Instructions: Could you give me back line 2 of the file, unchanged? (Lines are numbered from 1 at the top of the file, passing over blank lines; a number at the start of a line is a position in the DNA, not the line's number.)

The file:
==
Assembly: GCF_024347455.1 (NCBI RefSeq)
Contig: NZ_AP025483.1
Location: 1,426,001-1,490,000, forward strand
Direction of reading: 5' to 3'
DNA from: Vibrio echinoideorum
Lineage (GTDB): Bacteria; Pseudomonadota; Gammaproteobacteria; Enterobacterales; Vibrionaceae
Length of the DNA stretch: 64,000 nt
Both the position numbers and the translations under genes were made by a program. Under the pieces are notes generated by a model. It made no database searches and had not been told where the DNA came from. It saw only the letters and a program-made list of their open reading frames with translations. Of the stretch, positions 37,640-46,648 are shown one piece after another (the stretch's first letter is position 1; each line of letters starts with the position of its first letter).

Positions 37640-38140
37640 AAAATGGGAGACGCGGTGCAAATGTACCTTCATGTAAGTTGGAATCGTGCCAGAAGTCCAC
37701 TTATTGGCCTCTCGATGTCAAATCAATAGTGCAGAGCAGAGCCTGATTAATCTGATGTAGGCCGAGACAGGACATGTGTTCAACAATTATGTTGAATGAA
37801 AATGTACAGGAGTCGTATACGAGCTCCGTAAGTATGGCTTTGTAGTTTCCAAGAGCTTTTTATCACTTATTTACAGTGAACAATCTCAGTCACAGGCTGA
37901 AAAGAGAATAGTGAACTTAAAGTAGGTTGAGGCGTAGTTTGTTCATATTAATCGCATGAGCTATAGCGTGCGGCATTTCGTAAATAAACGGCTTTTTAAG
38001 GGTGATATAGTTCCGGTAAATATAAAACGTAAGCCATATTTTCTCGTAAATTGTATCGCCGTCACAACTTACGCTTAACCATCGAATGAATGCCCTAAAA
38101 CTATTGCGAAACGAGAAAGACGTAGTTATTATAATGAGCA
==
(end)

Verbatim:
Contig: NZ_AP025483.1